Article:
Firstly what is a Database in SQL Server ?
There are probably many definitions but one aspect is that a database has a transaction log and therefore the capability to coordinate many concurrent transactions, if recovery is needed completed transactions can be rolled forward and incomplete transactions can be rolled back thereby recreating a consistent database.
Applications that use multiple databases will either have to use the MSDTC – distributed transaction coordinator or risk an inconsistent recovery should it be required.
Why use multiple Files ?
Better performance on backup, restore and the ability to place files on different drives giving rise to better IO throughput and better performance.
Additionally a SQL Server database on the enterprise edition can be online once the Primary Filegroup (containing the system objects) is online.
Each filegroup can be backed up and restored separately.
Database — transaction log
– < Filegroup(s) (FG)
There is always a Primary Filegroup (contains the system objects)
There is always a Default Filegroup (contains objects which are not specifically placed, doesn’t have to be the Primary FG)
For all versions of SQL Server before SQL Server 2016
Use TraceFlag 1117 to ensure all files in a FG grow at the same time by an equal amount
Use Traceflag 1118 to disable mixed allocation on extents – reduces reliance on SGAM pages
SQL Server uses a proportional fill algorithm to determine where to write data
this depends on the amount of free space (not size !) in each file within the target filegroup.
Up to sizes of about 500Gb running with a single File causes no major problems. But unfortunately migrating a database over 50Gb from a single file to multiple files is a bit tricky
This implies it is best to address this challenge early.
One way to do this is to have a standard design and alter the model database so that all new databases not created with an explicit file layout will inherit the files from the model db.
We should have a Primary Filegroup and just hold the system objects in it – a single file is probably OK in this FG.
We should have one or more other Filegroup(s) – DATA is as good a name as any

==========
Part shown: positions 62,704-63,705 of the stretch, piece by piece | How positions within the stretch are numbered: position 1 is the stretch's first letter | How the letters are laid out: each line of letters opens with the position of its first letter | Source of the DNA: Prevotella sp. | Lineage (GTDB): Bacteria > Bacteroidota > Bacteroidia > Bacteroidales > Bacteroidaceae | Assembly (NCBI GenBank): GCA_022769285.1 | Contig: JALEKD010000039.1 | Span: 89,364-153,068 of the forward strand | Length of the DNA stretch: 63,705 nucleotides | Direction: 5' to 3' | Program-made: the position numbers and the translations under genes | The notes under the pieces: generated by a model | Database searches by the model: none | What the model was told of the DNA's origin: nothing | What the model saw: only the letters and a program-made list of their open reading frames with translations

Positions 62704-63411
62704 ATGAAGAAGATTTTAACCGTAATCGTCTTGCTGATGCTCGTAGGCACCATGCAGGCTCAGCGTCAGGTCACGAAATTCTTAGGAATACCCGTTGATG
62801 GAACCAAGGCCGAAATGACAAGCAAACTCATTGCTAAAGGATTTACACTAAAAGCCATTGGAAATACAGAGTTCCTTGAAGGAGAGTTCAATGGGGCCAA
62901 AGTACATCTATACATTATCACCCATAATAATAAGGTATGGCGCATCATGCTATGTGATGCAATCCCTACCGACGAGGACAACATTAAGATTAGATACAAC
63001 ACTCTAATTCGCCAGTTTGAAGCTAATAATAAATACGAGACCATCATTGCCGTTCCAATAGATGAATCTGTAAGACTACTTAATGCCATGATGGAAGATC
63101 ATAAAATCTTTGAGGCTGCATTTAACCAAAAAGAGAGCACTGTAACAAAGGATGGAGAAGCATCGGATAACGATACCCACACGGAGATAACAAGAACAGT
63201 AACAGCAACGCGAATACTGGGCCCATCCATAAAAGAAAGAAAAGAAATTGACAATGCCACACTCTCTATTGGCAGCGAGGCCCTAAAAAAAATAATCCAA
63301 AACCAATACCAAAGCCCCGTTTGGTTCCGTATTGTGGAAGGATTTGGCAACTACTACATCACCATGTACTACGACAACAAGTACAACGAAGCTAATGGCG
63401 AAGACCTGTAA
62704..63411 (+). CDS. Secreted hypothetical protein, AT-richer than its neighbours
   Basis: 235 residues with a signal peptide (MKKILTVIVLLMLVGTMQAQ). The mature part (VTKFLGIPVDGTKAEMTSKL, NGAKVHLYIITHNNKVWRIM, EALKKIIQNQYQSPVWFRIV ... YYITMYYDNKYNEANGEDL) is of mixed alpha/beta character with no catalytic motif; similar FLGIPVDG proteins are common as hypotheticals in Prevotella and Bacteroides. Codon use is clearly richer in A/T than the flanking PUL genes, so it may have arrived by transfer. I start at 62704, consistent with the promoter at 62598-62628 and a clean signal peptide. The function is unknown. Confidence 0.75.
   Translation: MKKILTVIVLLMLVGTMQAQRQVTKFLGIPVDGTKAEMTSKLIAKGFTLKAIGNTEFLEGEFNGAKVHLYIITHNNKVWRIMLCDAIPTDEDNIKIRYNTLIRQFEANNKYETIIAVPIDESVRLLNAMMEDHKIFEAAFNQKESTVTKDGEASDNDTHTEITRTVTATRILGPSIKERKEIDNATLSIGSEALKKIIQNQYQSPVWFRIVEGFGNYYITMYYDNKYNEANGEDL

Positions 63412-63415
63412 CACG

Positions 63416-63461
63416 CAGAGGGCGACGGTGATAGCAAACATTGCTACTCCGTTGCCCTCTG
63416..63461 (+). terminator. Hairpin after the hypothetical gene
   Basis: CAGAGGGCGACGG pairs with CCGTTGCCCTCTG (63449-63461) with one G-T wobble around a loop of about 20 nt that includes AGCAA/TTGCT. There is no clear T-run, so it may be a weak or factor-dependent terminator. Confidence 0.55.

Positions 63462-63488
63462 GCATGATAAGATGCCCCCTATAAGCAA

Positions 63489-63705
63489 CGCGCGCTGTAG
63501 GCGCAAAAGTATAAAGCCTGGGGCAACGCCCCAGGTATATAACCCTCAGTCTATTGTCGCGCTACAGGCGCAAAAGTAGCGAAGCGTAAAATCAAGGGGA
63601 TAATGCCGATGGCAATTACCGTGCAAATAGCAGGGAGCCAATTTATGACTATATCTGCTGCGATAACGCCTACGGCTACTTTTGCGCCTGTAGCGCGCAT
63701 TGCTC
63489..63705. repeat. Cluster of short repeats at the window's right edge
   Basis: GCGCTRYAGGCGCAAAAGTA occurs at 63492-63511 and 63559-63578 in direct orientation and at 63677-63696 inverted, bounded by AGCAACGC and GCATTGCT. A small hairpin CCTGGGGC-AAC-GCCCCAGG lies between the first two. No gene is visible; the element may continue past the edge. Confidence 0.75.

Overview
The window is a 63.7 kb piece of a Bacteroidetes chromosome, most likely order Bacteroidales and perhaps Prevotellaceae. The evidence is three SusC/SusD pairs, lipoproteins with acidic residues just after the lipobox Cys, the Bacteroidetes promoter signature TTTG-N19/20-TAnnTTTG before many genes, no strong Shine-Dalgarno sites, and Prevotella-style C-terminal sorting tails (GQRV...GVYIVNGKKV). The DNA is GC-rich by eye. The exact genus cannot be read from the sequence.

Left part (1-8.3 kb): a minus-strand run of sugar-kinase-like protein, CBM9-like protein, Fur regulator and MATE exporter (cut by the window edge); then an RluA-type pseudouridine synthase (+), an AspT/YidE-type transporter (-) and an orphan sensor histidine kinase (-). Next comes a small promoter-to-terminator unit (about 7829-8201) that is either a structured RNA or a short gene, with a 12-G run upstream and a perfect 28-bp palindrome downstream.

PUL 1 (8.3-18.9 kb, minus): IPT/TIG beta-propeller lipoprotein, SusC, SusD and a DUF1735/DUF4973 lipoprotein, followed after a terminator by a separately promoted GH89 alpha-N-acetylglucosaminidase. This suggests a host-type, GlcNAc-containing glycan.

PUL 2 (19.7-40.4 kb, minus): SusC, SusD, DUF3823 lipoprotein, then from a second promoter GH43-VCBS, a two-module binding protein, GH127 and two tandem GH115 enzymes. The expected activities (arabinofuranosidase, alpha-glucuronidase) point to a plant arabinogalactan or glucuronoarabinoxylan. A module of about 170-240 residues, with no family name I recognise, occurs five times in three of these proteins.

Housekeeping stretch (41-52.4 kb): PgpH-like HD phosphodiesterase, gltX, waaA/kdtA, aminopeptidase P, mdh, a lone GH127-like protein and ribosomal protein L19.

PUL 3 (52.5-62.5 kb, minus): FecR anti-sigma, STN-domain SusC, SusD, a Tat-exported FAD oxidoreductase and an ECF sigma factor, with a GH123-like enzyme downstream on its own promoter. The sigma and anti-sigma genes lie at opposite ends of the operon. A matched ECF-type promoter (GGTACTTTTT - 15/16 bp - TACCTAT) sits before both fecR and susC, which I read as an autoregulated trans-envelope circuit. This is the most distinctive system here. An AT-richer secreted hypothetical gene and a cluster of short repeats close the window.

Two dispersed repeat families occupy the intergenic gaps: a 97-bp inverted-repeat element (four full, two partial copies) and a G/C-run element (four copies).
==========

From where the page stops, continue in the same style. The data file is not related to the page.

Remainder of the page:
I would recommend having 4 files in this filegroup ( up to 1Tb – rough rule of thumb) all of equal size and equal autogrow settings that way we can place all 4 files on 1 LUN, 2 files on 2 LUNS, or 1 file on 4 LUNs as requirements change.
when we might want more than 1 Filegroup for example
when we have staging tables that we frequently load and truncate
when we have tables with large datatypes (XML, Spatial, Images) etc,
when we have historical data which we wish to set read-only (& back up separately)
when using partitioned tables
when we can obtain a performance improvement by isolating large or frequently used tables to their own FG
when using In Memory tables
when using filetables
when using fulltext search – put the fulltext indexes on their own FG
when the vendor recommends it
Add new LUNs to the SQL Server, we will want GPT drives (not MBR) with 64 kb allocation unit size.
Create the new Filegroup(s) and add the new empty files.
Move the tables to the new Filegroups by using
Create Index XXX ON DATA with DROP_EXISTING
realistically we will need to be offline while this process in ongoing
but we don’t need to move all the tables at the same time.
When it comes to HEAPs (tables without any clustered index) – there are two choices
Create a new clustered index on the target filegroup in question and then drop the clustered index
Create a new empty table with matching schema and a new name
Script indexes and constraints
Use Insert Select to move the data across
Drop indexes and constraints on the original table
Drop the original table
Use sp_rename to rename the new table to the original tablename
Re-add indexes and constraints
We can run these scripts as a job overnight using the SQL Server Agent
NB The transaction log will need to be large enough to accommodate the largest table that needs to be moved
alternately one can create a new table, move the rows in batches navigating
the Clustered index and then rename the new table (this is a lot of work and needs thorough testing) – contact your local friendly SQL Server experts 😊